Allah Most High has not made worldly victories or miraculous visions as the benchmark for validity of religion. Victory in this world does not equal victory in the next world. Nor do apparent or even real miracles prove anything. Who knows what Allah intends for that person through such vision or feats? In truth, scholars place little emphasis on miracles and visions.
When reading History, it is important not to focus on singular events alone, but rather, as time unfolded, to observe what transpired in the long term.
You mentioned Joan of Arc and the Hundred Years’ War, and the vision of the Crusaders at Antioch. Even if we limit our understanding to history books, and even if the singular events were true, what does history tell us of the final outcome of these wars? Who were the ultimate victors? What happened to these people in the very end?
We should also remember, that for us, mankind’s history is not yet finished. In regards God, there is no such thing as history, for time and sequence of events do not exist for the One who created Time. Therefore, all that we require is the promise of Allah.
Miracles and Victories at the hands of Muslims
There were countless numbers of miracles performed, and victories won, in Islamic history and after the time of the Prophet Muhammad (peace and blessings be upon him).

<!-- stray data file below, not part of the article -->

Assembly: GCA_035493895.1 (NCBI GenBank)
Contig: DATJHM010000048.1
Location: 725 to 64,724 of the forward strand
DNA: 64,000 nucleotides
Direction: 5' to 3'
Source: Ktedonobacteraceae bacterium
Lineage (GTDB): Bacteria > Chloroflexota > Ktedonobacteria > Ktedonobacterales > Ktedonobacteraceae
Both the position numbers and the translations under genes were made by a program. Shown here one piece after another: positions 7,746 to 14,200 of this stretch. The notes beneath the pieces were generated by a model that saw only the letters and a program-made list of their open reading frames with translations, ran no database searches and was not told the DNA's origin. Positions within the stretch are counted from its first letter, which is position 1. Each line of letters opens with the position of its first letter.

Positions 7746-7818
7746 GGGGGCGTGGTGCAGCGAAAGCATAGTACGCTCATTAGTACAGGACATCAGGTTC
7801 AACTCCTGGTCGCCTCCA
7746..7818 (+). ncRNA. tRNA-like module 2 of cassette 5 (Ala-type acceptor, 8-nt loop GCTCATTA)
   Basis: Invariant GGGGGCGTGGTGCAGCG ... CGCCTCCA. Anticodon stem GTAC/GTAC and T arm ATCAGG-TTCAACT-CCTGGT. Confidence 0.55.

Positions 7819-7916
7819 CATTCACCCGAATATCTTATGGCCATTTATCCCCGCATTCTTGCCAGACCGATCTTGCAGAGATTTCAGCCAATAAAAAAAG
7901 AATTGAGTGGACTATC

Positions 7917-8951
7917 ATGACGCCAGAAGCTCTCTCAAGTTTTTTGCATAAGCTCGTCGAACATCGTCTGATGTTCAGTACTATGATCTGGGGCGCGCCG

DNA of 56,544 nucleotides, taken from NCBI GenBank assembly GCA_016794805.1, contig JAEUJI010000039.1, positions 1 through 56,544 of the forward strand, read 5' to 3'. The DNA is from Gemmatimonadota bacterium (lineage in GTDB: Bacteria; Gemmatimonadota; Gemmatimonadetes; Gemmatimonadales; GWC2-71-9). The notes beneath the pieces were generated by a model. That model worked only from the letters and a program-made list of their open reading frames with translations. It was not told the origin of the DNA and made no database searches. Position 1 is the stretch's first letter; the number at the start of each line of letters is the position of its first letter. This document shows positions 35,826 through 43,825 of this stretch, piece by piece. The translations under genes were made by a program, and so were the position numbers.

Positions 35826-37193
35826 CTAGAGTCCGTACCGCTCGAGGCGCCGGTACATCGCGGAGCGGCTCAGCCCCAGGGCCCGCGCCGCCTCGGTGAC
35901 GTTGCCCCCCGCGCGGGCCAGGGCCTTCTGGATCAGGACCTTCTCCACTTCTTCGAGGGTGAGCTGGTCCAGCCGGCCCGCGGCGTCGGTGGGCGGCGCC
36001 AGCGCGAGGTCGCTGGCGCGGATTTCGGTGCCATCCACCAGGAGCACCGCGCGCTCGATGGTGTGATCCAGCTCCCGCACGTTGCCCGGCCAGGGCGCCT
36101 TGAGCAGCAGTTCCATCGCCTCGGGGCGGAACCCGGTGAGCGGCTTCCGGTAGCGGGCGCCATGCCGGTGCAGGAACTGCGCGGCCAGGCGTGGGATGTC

One only needs to read the biographies of the Rightly Guided Caliphs, the lives of the great Companions and about many other expeditions, miraculous happenings, as well the unparalleled military strategists and courageous warriors that we find throughout Islamic History. Not all miracles have to be supernatural and obvious. Khalid bin Walid, Nusayba bint ka’ab, and Salahuddin al Ayyubi among others maybe particular of interest to you.
Throughout history, and to this very day, miracles happen to the saints of Allah, whether one knows about them or not, and are far more profound than simply the winning of wars and occupation of lands.
I recommend that you turn your attentions to reading Islamic History. Reading general history is very beneficial, however one must only do so if one is able to read widely, critically, and has the ability to cross-reference, as well as a firm footing in their own faith.
Until then, it would be better to take a break from reading such books. Most importantly, I would urge you to increase your daily reading of the Qur’an and its meaning.
May Allah give you firm faith in Islam and guide you to what is pleasing to Him.
[Shaykh] Jamir Meah
Shaykh Jamir Meah grew up in Hampstead, London. In 2007, he traveled to Tarim, Yemen, where he spent nine years studying the Islamic sciences on a one-to-one basis under the foremost scholars of the Ribaat, Tarim, with a main specialization and focus on Shafi’i fiqh. In early 2016, he moved to Amman, Jordan, where he continues advanced studies in a range of Islamic sciences, as well as teaching. Jamir is a qualified homeopath.